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Download 2015: Slash & Motley Crue

Live Review

Venue: Main Stage, Download Festival

Donington Park veterans return for another racing lap of the paddock

Next up it’s Slash and his merry men (AKA rock’s singing golden boy Myles Kennedy, and Bret Fitz and Todd Kerns on drums and bass), kicking off with You’re A Lie. As we near the end of a weekend of highs and iffy moments, this is something of a masterclass in ‘how to get it right’. No screw-ups, no unnecessary faffing - just one immaculately thrashed-out piece of hard rock’n’roll after another. Slash may be considered ‘the sensible one’ from the Guns N’ Roses by some, in contrast to unwieldy Axl Rose, but when his performances are this irrepressibly reliable and easy to enjoy, this has to be a positive thing.

World On Fire, a little boggle-eyed and manic on record, relaxes in a live setting. Established favourites like Back From Cali go down royally with the pogoing penguin-huddle of punters, and Anastasia introduces Spanish acoustic noodling. For all his iconic, guitar god presence, it’s almost weird to hear Slash actually speak - introducing Myles Kennedy, in very un-posy American tones. Like hearing a wise druid break his vow of silence. Not that this makes for a holier-than-thou vibe; the whole band seem to have a very unpretentiously happy blast.

In truth, Slash could have pulled off a very well-received set with his own, non-Gn’R material alone. But of course he whips out a trio of old faithfuls to finish - Sweet Child O’ Mine, Velvet Revolver’s Slither and Paradise City. Slash is a current artiste, but he isn’t afraid to give crowds what they want either (PG).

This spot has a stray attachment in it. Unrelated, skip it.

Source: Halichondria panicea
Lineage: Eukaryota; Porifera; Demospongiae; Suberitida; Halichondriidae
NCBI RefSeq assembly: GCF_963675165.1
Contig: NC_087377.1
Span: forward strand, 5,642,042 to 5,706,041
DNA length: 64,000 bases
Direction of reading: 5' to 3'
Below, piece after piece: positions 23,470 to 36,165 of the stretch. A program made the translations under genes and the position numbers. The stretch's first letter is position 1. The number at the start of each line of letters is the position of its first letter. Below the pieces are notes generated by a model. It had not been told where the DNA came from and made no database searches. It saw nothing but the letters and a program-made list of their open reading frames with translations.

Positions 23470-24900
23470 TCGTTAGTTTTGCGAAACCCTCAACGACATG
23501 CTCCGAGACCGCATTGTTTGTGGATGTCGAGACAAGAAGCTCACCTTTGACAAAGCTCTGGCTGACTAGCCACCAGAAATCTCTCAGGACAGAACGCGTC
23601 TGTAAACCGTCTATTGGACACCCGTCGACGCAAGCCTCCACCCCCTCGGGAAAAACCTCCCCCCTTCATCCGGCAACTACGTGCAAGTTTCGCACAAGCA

Sunday night, and a paunchy Keith Lemon lookalike in an armoured codpiece is tunelessly screeching Anarchy in the UK on a stage ablaze with flame cannons, burning pentagams and scantily clad female dancers. Did Johnny Rotten die for this? Yes indeed, Mötley Crüe have clearly decided to stage their pre-retirement Final Tour with all the tasteful sophistication that has defined their 35-year career thus far, throwing in tributes to the Sex Pistols and Gary Glitter along the way. 

Thundering through a riotous cock-rocking set that is equal parts cocaine, hard liquor and near-death experiences, the glam-metal godfathers are finally facing the inescapable truth that they cannot remain the oldest swingers in town forever. Are they boorish, salacious, politically incorrect, and subtle as a punch in the testicles? Yes, all of the above. But are they also cartoon party monsters leaving the stage with an absurdly enjoyable big-bang spectacle? Undoubtedly. For those about to no longer rock, we salute you. (SD)

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